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THE APPLETON SCHOOL BOOKS

ARITHMETIC

BY

J. W. A. YOUNG, Ph. D.

ASSISTANT PROFESSOR OF THE PEDAGOGY OF MATHEMATICS,

THE UNIVERSITY OF CHICAGO

AND

LAMBERT L. JACKSON, A. M.
HEAD OF DEPARTMENT OF MATHEMATICS, STATE NORMAL SCHOOL,

BROCKPORT, NEW YORK

BOOK III

THE

NEW YORK

D. APPLETON AND COMPANY

COPYRIGHT, 1905, BY

D. APPLETON AND COMPANY

PREFACE

1. The dominating thought in the preparation of this series has been that not only is it one of the chief functions of the teaching of arithmetic to lead the child to think, but also that this thinking should usually relate to concrete materials adapted to his comprehension and interest. The controlling method is therefore inductive rather than deductive; concrete rather than abstract.

2. The framework around which the subject is built consists of the essential processes of arithmetic, which the child must learn to perform with accuracy, speed and intelligence. The authors have followed what they believe to be the most natural path to the accomplishment of these ends, viz., that leading from the concrete to the abstract.

3. To be really concrete it is not sufficient to use named units instead of unnamed ones. If 379 + 486 is abstract, 379 bu. + 486 bu. is no less so. Data for problems have therefore often been sought in the child's own activities-weighing, measuring, observing, drawing, building, inquiring, reading.

4. While motor activity is emphasized, the manual work is not pushed to an extreme. No special material is required. Optional work is occasionally suggested, making use of simple materials and instruments easily procured or improvised.

5. Exercises for abstract drill have been included at suitable points. The teacher can readily dictate similar exercises if more are needed to secure the requisite practice.

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6. Related problems. Usually the problems of each page are grouped about a central thought, so as to secure a certain unity in the subject-matter. The reviews are, of course, miscellaneous.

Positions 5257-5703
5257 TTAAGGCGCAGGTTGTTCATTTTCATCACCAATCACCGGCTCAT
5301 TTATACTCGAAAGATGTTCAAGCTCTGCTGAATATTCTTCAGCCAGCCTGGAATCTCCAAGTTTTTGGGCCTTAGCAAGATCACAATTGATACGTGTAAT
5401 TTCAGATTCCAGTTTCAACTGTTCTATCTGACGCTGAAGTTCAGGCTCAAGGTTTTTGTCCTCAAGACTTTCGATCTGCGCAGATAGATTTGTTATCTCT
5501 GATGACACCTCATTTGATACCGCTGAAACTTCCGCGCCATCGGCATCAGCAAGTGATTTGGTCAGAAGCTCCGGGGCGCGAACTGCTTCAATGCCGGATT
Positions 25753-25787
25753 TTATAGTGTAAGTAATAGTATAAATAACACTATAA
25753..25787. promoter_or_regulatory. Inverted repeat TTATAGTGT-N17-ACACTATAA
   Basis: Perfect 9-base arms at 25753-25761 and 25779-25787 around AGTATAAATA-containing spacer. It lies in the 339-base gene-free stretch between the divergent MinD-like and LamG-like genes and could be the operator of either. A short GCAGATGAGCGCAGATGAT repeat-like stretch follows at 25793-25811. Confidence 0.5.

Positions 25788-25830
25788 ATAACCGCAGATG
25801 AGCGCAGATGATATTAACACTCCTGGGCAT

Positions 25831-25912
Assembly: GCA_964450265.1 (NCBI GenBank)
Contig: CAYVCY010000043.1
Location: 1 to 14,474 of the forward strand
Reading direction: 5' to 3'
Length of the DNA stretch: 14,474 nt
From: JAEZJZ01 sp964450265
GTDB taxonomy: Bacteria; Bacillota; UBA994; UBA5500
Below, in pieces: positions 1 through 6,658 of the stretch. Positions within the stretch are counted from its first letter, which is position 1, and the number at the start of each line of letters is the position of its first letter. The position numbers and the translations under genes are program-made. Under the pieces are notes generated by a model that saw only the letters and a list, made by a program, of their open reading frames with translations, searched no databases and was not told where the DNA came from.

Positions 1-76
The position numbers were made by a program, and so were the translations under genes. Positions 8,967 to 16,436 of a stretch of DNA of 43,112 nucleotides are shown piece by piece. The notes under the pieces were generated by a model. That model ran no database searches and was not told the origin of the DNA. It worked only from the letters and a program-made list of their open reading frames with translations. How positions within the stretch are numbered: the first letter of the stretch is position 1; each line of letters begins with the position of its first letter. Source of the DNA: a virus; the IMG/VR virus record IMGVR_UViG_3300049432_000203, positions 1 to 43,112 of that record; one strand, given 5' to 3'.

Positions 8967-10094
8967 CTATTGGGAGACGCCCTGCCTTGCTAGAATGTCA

7. Form study thoroughly graded is made an integral part of the work.

8. The commercial applications receive due attention without being given exaggerated importance. Reduced photographic fac-similes of a number of business forms are given.

9. Much information is incidentally included in the problems. 10. The problems are natural. Factitious and unreal problems have been excluded. (E. g.,

(E. g., “How many seconds in 8,372 mo.? How many oz. Troy in a long ton avoirdupois? Divide of 4 of 4 of 14 by of 3 of of 8") The child's environment offers a wealth of material for problems relative to real conditions, more than ample for the development and mastery of all needed processes of arithmetic, and for the attainment of all the disciplinary benefits of its study.

11. Obsolete processes or types of problems have been omitted. The numerical needs of modern life are so many and so varied that no time can be spared for the antiquated or the artificial.

12. Small numbers are generally used. Every operation of arithmetic, however complex, consists of a succession of operations with very small numbers. If these are first thoroughly mastered, their repetition in longer problems offers no difficulty. Large numbers are not prematurely forced on the child, but, when prepared for them, he is led to them gradually and naturally in problems relating to actual conditions.

13. Much oral work precedes the written work in each topic.

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14. Frequent reviews and occasional general reviews are given.

15. The order of topics has been determined to meet the needs of the child-mind. Its craving for variety and change is healthy and normal and must be heeded, but it can not be properly satisfied by a disjointed and fragmentary treatment. Nor, on the other hand, may the child-mind be forced to follow the practice of highly trained adult-minds in the complete and final treatment of each topic at one time. In due course, however, each leading subject is made the center of instruction, and its principles are summarized and emphasized.

16. The need to teach through the eye has been constantly borne in mind. The illustrations are, however, never simply pictorial, but always illustrative and usually integral parts of the text.

17. Omissions ranging from single problems or pages to entire chapters or topics can readily be made. Pages entitled “problems” present no new principles, and any such pages may be omitted without breaking the continuity of the course. A shorter course retaining all the characteristic topics may be formed by omitting some or all of pages 25, 27, 46–50, 66–71, 90, 91, 112, 116, 124-131, 142-144, 184, 185, 187-189, 191, 193–198, 201–205, 211, 214–218, 231-245.

THE AUTHORS.

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